Per- and polyfluoroalkyl substances

The Social Discovery of a Class of Emerging Contaminants

The Team

Phil Brown
Director
Social Science Environmental Health Research Institute
University Distinguished Professor of Sociology and Health Sciences
p.brown@northeastern.edu

Phil Brown is University Distinguished Professor of Sociology and Health Sciences at Northeastern University, where he directs the Social Science Environmental Health Research Institute that includes a National Institute for Environmental Health Sciences Training Grant to educate and train people in such collaborations. He is the author of No Safe Place: Toxic Waste, Leukemia, and Community Action, and Toxic Exposures: Contested Illnesses and the Environmental Health Movement, and co-editor of Social Movements in Health, and Contested Illnesses: Citizens, Science and Health Social Movements.

He studies biomonitoring and household exposure, social policy and regulation concerning flame retardants and PFASs, reporting back data to participants, and health social movements. He is PI of the NSF grant “Perfluorinated Chemicals: The Social Discovery of a Class of Emerging Contaminants.” He is co-director of the Community Engagement Core and director of the Research Translation Core for Northeastern’s Superfund Research Program PROTECT (Puerto Rico Testsite for Exploring Contamination Threats), and co-director of the Community Outreach and Translation Core of Northeastern’s Children’s Environmental Health Center CRECE (Center for Research on Early Childhood Exposure and Development in Puerto Rico). He received the 2015 Environmental Sociology Practice and Outreach Award from the Environmental Sociology and Technology Section of the American Sociological Association.


Alissa Cordner
Assistant Professor of Sociology
Whitman College
cordneaa@whitman.edu

Alissa Cordner is an Assistant Professor of Sociology at Whitman College, where she teaches Sociology and Environmental Studies courses. Her research interests include environmental sociology, environmental health and justice, risk and disasters, science and knowledge, social movements, and policy and participation. She received her Ph.D. in sociology from Brown University.

Her 2016 book, Toxic Safety: Flame Retardants, Scientific Controversies, and Environmental Health (Columbia University Press), examines the sociological aspects of risk assessment in industry, regulation, research, and activism. Her work has been published in leading sociology, environmental studies, and science and technology studies journals, including the American Journal of SociologyEnvironmental SociologyScience, Technology & Human Values, the Journal of Environmental Studies and SciencesSocial Science & MedicineEnvironmental Science & Technology, and Sociological Forum.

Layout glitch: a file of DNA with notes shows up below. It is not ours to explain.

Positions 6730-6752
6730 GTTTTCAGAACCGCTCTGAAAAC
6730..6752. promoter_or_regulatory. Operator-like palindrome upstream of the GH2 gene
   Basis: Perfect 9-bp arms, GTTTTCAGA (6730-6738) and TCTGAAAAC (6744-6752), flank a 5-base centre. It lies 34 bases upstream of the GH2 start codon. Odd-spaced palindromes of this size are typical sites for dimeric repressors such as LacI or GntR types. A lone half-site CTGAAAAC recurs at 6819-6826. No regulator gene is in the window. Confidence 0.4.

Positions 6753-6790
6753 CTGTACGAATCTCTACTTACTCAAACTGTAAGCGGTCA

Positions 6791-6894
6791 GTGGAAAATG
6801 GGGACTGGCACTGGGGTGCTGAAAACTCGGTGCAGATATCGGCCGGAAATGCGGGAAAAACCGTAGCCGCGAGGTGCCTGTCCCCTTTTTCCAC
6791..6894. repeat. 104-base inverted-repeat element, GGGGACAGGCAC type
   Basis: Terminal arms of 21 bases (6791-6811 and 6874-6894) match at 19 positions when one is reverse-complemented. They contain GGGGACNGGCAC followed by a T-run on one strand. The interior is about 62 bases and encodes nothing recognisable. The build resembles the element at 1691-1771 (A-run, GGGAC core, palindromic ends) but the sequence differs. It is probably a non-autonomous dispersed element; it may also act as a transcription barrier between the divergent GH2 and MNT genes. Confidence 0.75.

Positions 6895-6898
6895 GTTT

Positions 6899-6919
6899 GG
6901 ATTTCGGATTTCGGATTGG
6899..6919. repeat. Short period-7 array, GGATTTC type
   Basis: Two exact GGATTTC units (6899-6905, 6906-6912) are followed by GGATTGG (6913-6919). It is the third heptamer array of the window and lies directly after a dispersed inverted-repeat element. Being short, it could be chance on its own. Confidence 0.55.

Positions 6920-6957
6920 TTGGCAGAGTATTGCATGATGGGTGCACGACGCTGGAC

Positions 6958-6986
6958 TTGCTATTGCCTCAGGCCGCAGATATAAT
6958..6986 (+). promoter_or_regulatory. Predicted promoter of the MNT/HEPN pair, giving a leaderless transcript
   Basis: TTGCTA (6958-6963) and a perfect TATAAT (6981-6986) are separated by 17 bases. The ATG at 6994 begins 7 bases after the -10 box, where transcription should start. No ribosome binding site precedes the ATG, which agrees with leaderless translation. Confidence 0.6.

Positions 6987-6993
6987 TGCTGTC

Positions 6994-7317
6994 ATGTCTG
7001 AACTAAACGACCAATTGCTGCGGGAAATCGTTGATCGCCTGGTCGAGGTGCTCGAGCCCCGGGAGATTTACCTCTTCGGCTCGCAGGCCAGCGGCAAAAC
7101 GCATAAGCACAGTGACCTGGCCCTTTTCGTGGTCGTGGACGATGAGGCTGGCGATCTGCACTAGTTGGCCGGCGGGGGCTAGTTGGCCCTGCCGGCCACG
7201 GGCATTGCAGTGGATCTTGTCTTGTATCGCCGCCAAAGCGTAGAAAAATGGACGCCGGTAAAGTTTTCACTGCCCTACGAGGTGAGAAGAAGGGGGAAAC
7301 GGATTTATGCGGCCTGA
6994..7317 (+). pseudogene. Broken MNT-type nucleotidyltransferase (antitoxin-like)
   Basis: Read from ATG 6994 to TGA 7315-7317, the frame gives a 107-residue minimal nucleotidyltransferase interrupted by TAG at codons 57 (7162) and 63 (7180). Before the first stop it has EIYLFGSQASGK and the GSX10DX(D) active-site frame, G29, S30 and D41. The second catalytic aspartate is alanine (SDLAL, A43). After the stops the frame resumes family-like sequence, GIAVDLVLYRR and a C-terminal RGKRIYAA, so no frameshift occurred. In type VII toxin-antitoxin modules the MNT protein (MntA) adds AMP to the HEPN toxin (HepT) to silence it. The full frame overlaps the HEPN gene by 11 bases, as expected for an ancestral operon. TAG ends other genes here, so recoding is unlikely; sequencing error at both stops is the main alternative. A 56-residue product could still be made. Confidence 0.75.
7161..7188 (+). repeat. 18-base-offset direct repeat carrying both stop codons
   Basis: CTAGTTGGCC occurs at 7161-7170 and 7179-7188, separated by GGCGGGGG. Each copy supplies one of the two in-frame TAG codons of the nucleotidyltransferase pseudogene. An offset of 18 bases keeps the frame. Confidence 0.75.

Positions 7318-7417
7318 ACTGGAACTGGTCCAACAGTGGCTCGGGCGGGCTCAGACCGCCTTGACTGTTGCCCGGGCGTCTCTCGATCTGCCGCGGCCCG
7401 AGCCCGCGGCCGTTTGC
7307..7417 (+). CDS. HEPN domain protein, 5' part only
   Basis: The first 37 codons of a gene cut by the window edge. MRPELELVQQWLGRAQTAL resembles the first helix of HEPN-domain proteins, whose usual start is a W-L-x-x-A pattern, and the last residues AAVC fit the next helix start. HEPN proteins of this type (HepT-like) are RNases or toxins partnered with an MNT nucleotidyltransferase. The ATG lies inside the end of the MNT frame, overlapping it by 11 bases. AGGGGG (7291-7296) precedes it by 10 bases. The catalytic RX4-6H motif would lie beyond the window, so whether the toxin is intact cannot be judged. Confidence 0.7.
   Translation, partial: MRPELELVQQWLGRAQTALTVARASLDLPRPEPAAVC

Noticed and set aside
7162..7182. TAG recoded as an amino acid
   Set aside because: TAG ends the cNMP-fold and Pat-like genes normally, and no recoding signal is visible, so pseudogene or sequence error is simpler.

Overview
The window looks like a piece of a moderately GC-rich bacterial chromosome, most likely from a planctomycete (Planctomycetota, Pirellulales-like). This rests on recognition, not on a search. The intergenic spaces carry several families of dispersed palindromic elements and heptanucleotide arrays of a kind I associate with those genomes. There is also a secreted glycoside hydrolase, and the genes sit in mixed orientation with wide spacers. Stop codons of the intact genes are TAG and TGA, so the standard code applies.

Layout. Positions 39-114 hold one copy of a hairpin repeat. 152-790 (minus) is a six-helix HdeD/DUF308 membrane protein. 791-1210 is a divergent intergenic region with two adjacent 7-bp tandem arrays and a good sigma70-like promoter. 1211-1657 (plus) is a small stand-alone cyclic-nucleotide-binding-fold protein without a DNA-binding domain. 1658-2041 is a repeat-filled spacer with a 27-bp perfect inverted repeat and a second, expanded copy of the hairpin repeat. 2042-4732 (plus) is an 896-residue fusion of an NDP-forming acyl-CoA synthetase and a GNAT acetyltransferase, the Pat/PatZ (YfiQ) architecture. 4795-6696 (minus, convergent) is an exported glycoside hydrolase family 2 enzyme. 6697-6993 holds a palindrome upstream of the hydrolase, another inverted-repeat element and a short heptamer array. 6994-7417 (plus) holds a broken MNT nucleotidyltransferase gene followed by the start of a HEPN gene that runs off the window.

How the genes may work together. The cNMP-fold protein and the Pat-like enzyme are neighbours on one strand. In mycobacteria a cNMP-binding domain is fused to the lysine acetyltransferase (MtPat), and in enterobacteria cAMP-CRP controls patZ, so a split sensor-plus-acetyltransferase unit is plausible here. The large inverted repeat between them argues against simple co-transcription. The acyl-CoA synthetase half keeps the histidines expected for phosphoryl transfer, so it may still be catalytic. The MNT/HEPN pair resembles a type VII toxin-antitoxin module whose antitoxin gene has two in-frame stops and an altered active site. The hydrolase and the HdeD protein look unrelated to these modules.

Dr. Cordner has conducted extensive research on the regulation, research, and activism related to industrial chemicals, and is currently studying the sociological aspects of wildfire risk management in the Northwest. She is also a Fellow in the NSF-funded Enabling the Next Generation of Hazards and Disasters Researchers Program.


Lauren Richter
Sociology Ph.D. Candidate
Department of Sociology and Anthropology
Northeastern University
richter.l@husky.neu.edu

LaurenR_Switzer

Lauren Richter joined the doctoral program in Sociology and Anthropology at Northeastern University in 2013. She is a member of the Social Science Environmental Health Research Institute. Prior to pursuing her Ph.D. she worked at the Center on Race, Poverty & the Environment, and completed an M.A. in Sociology from Washington State University in 2008. She is on the board of directors of the environmental justice organization Alternatives for Community and Environment (ACE).

She currently works as a research assistant on Dr. Phil Brown and Dr. Alissa Cordner’s NSF grant “Perflourinated Chemicals: The Social Discovery of a Class of Emerging Contaminants.” Her research interests include environmental health, environmental justice, and identity. In 2015 she received the graduate department’s “Outstanding Public and Applied Research Award.”